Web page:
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By default, the monitor has 90% brightness and 80% contrast. To achieve a 100nit brightness of white I reduced the brightness and contrast settings to 56% and 55%, respectively. Increasing the contrast up to the maximum value does not lead to a loss of lights on this monitor, as opposed to most other models. The monitor controls its brightness by means of modulation of the power of the backlight lamps at a frequency of 340Hz.

Color gradients look striped on this monitor irrespective of the current settings. Another drawback is that at a contrast of 35% and lower dark tones merge into a single black color.

The gamma curves are neat enough, but the image will look pale due to the rise of the curves in the middle part of the diagram. At the reduced contrast the left part of the curves becomes almost horizontal in the leftmost fifth of the diagram, especially the blue curve, which explains the poor reproduction of darks when the contrast setting is low.

There are only three color temperature modes, but they are quite satisfactorily set up: the difference of temperatures within one mode is not bigger than 1000K. The temperature values correspond to the names of the modes: the Warm mode is indeed rather warm and the Cold one is reasonably cold.

The monitor offers a curious setting called Skin Tone which can be set at Reddish, Normal, and Yellowish. It’s not quite clear what or whose skin they mean because the image becomes so Reddish and so Yellowish that I can’t think of a possible application for this menu option.

The monitor’s response time is a typical example of a modern TN matrix with RTC: an average of 3.1 milliseconds with a maximum of 4.7 milliseconds. This maximum is recorded not on switching between close color tones, but on switching to white when the compensation mechanism does not work.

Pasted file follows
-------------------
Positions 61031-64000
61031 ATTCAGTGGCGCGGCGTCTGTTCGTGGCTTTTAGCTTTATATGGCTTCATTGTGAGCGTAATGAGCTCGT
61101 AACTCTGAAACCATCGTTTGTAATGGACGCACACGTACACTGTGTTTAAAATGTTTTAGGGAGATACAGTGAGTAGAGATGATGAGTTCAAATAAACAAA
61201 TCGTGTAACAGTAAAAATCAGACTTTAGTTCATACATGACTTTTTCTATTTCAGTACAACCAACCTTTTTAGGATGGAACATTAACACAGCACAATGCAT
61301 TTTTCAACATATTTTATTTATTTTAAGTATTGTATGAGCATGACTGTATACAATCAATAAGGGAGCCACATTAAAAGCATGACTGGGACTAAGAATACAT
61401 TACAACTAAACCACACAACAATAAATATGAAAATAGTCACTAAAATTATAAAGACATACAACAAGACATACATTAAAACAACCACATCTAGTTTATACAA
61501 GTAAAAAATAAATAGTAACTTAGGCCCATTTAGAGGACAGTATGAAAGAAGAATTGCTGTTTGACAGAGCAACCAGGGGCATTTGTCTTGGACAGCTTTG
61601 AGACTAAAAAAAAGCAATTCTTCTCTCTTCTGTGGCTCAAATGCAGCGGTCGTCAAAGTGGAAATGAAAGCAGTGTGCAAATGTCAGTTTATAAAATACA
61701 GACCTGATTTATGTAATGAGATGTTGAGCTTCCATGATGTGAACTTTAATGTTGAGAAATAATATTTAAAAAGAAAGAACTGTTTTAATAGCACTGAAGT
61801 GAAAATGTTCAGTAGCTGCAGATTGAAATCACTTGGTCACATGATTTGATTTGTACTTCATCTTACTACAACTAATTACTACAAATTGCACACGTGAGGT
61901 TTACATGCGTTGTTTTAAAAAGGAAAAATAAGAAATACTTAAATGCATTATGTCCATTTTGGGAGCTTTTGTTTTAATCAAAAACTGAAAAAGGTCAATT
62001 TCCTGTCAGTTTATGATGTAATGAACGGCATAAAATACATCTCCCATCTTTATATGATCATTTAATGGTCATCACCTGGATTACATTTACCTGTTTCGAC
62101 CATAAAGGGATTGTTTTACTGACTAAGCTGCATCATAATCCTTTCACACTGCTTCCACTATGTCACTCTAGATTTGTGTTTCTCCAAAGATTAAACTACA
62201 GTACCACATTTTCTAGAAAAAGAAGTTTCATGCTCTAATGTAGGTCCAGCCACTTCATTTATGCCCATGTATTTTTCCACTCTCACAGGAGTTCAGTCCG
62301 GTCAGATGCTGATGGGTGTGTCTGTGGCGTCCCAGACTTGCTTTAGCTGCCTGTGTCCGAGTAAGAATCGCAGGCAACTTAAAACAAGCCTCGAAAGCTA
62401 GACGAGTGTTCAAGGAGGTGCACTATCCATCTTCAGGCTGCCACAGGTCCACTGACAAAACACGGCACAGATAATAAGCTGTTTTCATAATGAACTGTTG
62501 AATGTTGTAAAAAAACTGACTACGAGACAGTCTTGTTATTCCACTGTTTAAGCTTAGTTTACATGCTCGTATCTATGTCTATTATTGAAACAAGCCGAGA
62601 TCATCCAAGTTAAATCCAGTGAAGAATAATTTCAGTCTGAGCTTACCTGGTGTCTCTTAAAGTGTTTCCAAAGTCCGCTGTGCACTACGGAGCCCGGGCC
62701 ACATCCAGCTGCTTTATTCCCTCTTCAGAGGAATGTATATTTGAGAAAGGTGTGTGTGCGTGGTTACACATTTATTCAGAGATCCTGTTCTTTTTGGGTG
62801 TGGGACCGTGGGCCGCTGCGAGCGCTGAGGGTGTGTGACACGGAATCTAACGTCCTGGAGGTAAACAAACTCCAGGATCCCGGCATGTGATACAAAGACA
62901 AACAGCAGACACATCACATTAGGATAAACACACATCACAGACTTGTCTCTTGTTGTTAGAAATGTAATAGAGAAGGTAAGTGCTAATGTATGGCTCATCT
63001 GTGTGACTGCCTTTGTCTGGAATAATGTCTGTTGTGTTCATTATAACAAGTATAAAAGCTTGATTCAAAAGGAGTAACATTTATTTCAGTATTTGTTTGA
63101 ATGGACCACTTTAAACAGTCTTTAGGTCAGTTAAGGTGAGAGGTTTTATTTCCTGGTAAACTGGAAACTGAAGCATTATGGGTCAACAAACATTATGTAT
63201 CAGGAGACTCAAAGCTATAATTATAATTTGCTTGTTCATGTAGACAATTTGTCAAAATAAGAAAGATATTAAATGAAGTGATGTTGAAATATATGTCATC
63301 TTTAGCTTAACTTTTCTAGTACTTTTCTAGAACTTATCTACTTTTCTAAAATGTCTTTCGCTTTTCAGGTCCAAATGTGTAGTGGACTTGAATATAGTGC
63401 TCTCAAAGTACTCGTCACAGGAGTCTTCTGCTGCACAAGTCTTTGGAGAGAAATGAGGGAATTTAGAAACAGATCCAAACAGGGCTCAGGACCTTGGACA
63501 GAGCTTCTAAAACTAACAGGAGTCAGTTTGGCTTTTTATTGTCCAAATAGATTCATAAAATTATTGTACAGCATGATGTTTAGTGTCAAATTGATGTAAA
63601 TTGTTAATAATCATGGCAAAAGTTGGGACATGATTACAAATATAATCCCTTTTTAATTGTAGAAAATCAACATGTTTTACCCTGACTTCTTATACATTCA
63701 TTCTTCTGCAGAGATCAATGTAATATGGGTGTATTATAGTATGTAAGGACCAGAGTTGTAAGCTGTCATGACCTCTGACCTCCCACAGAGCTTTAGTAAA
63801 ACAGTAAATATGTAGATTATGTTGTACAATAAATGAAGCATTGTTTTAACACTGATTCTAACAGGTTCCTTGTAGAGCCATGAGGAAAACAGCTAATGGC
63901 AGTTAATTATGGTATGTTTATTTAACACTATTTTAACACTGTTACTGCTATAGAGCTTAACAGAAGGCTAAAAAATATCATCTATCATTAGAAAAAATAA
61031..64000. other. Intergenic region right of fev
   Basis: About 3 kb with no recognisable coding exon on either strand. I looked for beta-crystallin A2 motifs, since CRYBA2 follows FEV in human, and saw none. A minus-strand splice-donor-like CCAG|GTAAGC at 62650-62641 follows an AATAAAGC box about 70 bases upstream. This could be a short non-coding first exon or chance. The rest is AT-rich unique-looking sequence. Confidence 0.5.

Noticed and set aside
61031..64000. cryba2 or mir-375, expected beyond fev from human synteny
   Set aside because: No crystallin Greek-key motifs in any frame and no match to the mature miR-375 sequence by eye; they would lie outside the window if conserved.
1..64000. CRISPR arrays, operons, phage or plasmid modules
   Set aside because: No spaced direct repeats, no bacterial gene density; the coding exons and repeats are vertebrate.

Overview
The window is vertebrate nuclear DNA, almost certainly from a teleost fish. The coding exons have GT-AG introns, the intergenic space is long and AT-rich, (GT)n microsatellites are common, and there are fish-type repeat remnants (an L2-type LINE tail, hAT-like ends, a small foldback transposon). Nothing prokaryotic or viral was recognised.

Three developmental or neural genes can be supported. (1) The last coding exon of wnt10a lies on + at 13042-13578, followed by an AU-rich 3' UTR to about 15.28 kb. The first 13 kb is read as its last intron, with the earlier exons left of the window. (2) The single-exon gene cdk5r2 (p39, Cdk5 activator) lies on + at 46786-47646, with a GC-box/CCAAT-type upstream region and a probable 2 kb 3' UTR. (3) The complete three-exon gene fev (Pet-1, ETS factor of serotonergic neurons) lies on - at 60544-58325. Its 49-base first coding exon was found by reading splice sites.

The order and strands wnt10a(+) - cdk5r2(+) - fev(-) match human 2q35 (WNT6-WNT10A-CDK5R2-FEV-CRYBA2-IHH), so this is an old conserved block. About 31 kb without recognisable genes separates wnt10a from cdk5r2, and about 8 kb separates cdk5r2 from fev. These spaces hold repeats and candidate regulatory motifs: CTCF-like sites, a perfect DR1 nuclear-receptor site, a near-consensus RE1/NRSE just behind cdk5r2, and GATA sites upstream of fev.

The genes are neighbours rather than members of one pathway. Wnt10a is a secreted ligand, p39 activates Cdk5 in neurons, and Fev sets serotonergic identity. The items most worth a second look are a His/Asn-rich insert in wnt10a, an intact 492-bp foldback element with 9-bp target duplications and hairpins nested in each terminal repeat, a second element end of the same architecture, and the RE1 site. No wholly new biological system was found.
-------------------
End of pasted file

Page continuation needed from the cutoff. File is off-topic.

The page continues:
The RTC error is 14.7% on average with a maximum lower than 50%. This is not perfect and any user can see this error as light trails which are most obvious when the monitor is switching between two tones with similar brightness levels.

The monitor’s contrast ratio is average for this matrix type while the maximum brightness is a little lower than the common value of 250 nits.

A curious thing about the ASUS MB19TU is that its specified characteristics are similar to the more expensive PG191 but in reality these two models only have the same response time. The MB19TU has a much more accurate color temperature setup than the PG191, but has a problem with reproducing darks at reduced contrast which was not observed in the PG191. If it were not for this problem and for the high level of RTC errors, the MB19TU might be recommended as an inexpensive, nice-looking and very fast monitor. The mentioned drawbacks spoil the impression from it somewhat, though.

 
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